This leads to Tim’s final point, and one that is addressed partially in Colin’s post – what happens to leaders? Leaders must change if the Vanguard Method is to be successful. It is probably the greatest threat to its success. They must change their thinking first because that will lead to a change in their behaviour. The power of what leaders do is well documented. The blog Thinkpurpose.com has a popular post about systems thinking called the ‘7 reasons you shouldn’t touch systems thinking’. The seven reasons are the frustrations that occur when workers are exposed to systems thinking but management is not committed. This seems to be a real risk.

It is a risk for leaders to adopt systems thinking and introduce a method like the Vanguard Method to change their organisation. Leaders have accountabilities that are designed around ‘command-and-control’ thinking. Many leaders have been successful in a ‘command-and-control’ environment – they are accustomed to deciding what will happen next, creating priorities and allocating resources. People rely on them to do it. However, leaders that continue with reductionist management thinking and practice will defeat the Vanguard Method or any version of systems thinking.

They have to change first.

 

 

227 – Frogs or bikes – I’d love to see that.

600 words (3 minutes reading time)                                                                   Tim Whistler

frog on road

I read Colin Weatherby’s post on the Vanguard Method and systems thinking with some interest. There have been a number of posts on systems thinking on this blog. It is not a new idea. I am intrigued by what makes the Vanguard Method any different to other applications of systems thinking. I am also interested in how it relates to concepts like public value. How does the Vanguard Method achieve better or different results?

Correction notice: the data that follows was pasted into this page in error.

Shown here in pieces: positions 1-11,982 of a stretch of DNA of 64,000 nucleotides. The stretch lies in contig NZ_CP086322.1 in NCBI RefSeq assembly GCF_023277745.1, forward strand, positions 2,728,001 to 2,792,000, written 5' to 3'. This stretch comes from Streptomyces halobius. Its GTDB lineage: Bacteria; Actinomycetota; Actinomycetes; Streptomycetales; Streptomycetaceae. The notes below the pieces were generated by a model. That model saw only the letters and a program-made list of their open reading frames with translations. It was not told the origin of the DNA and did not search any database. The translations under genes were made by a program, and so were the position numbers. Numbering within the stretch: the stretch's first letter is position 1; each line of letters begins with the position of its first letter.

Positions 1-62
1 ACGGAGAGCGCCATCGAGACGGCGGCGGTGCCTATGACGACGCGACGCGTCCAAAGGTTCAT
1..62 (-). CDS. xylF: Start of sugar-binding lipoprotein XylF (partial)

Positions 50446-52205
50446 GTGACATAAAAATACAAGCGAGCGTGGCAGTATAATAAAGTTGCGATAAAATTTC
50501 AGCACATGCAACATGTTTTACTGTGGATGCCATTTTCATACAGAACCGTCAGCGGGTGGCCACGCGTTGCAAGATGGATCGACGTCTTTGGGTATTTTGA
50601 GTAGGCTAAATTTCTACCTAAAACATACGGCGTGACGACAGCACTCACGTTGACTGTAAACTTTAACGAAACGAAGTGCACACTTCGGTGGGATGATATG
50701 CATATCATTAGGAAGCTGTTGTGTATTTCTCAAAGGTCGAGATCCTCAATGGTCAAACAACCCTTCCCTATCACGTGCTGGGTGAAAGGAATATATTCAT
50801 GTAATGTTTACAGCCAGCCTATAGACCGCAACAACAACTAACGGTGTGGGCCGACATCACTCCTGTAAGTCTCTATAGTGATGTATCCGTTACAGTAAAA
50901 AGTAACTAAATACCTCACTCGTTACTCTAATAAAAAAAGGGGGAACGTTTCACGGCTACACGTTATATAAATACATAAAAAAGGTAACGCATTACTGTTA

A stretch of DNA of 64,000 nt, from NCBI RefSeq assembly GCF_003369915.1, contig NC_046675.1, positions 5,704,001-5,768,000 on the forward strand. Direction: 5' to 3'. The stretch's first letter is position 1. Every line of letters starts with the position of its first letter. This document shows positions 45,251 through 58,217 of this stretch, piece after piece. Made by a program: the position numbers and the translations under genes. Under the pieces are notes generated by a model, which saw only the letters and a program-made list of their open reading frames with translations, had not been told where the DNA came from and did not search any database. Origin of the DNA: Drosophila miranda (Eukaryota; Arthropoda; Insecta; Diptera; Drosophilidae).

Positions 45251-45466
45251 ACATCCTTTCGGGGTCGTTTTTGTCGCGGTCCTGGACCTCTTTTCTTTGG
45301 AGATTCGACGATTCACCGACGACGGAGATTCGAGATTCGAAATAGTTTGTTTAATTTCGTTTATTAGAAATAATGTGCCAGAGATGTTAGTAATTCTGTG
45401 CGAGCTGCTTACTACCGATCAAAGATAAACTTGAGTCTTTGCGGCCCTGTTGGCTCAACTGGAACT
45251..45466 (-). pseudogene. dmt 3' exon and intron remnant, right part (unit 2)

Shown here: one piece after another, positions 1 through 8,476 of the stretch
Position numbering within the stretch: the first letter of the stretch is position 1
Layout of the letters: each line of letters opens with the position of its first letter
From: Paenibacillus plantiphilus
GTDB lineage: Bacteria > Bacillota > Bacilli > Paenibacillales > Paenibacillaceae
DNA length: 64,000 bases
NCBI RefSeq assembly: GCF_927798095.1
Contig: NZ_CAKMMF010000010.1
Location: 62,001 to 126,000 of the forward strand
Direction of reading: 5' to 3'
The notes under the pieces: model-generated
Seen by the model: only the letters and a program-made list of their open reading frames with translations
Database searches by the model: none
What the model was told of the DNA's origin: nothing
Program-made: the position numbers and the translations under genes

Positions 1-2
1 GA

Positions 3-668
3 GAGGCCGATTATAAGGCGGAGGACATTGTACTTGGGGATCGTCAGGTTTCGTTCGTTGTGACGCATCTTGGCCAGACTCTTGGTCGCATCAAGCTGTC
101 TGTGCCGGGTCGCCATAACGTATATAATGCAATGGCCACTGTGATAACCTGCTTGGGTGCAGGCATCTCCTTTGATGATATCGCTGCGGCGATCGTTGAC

As previously posted, I have some interest in the Vanguard Method. I suppose, I am sceptical about the likelihood of any method being taken up in local government if it relies on ‘counter-intuitive’ truths and if there is no detailed plan to say what will be achieved and when. It is always hard to justify expenditure of public funds without a written plan with measurable outcomes – even if everyone suspects the plan is ill-founded or optimistic. If you aim for the stars, if you fail you will at least land on the moon. A plan gives you something to measure the effort against and hold people accountable. After all, isn’t public accountability the aim?

It is also less risk to simply do the same thing that others are already doing and seek to improve using a conventional business transformation approach. There are many change management approaches and most organisations would have several already in use – Kotter, Lean, digital transformation, customer-centred design, Agile, organisational restructuring, etc. Couldn’t these all be bundled up and coordinated through a ‘systems thinking’ approach? Why should a council try to do something different? Play it safe, I say.

I am also concerned that if it is the customer who decides what the ‘problem’ is to be solved (which then defines the ‘system’ to be improved) and what matters about how it is solved, how does that constitute public value? Isn’t it simply a version of private value? A transaction about what each individual customer wants? What about the interests of others who may use that service in the future or who don’t use the service at all but contribute to paying for it? How are their views considered? I would like to see how the Vanguard Method impacts annual planning and the development of the council’s mandatory annual and long-term plans.

The idea that measurement of performance will assist staff to do their work better and deliver more value to customers is fine. I would have thought that should be happening already. But what about the performance reporting required by senior management? How do they have visibility of the resources being used to do the work and whether it is being done to the required standards? What about State government reporting requirements? People in the community need to know how their council measures up against other councils in delivering services. How else will they know they are getting value for their money?

My other concern is that improving customer-defined systems doesn’t solve the problem of what to do in the future to accommodate new customer demands. How do you plan for the future of your services when the system is being determined by the customers of today? They may not reflect the values, needs and aspirations of the next generation of customers. Plus, many councils are now developing service catalogues to describe the services they offer and define the service levels – how does that thinking fit into the Vanguard Method?